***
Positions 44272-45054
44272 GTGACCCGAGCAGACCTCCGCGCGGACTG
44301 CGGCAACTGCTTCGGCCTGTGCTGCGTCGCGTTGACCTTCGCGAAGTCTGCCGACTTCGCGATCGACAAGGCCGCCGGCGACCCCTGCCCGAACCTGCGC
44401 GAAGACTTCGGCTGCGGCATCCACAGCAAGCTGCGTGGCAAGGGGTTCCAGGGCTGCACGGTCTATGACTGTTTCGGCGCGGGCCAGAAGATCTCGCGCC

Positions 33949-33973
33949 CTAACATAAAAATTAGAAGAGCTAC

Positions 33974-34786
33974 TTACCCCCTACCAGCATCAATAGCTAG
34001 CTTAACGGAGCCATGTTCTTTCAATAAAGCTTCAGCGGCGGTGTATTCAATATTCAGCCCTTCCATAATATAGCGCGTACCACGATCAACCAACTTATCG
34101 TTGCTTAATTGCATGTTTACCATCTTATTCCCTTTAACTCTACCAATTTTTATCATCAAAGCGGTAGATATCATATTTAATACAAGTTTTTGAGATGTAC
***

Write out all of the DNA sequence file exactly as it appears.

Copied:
Positions 44272-45054
44272 GTGACCCGAGCAGACCTCCGCGCGGACTG
44301 CGGCAACTGCTTCGGCCTGTGCTGCGTCGCGTTGACCTTCGCGAAGTCTGCCGACTTCGCGATCGACAAGGCCGCCGGCGACCCCTGCCCGAACCTGCGC
44401 GAAGACTTCGGCTGCGGCATCCACAGCAAGCTGCGTGGCAAGGGGTTCCAGGGCTGCACGGTCTATGACTGTTTCGGCGCGGGCCAGAAGATCTCGCGCC

Positions 33949-33973
33949 CTAACATAAAAATTAGAAGAGCTAC

Positions 33974-34786
33974 TTACCCCCTACCAGCATCAATAGCTAG
34001 CTTAACGGAGCCATGTTCTTTCAATAAAGCTTCAGCGGCGGTGTATTCAATATTCAGCCCTTCCATAATATAGCGCGTACCACGATCAACCAACTTATCG
34101 TTGCTTAATTGCATGTTTACCATCTTATTCCCTTTAACTCTACCAATTTTTATCATCAAAGCGGTAGATATCATATTTAATACAAGTTTTTGAGATGTAC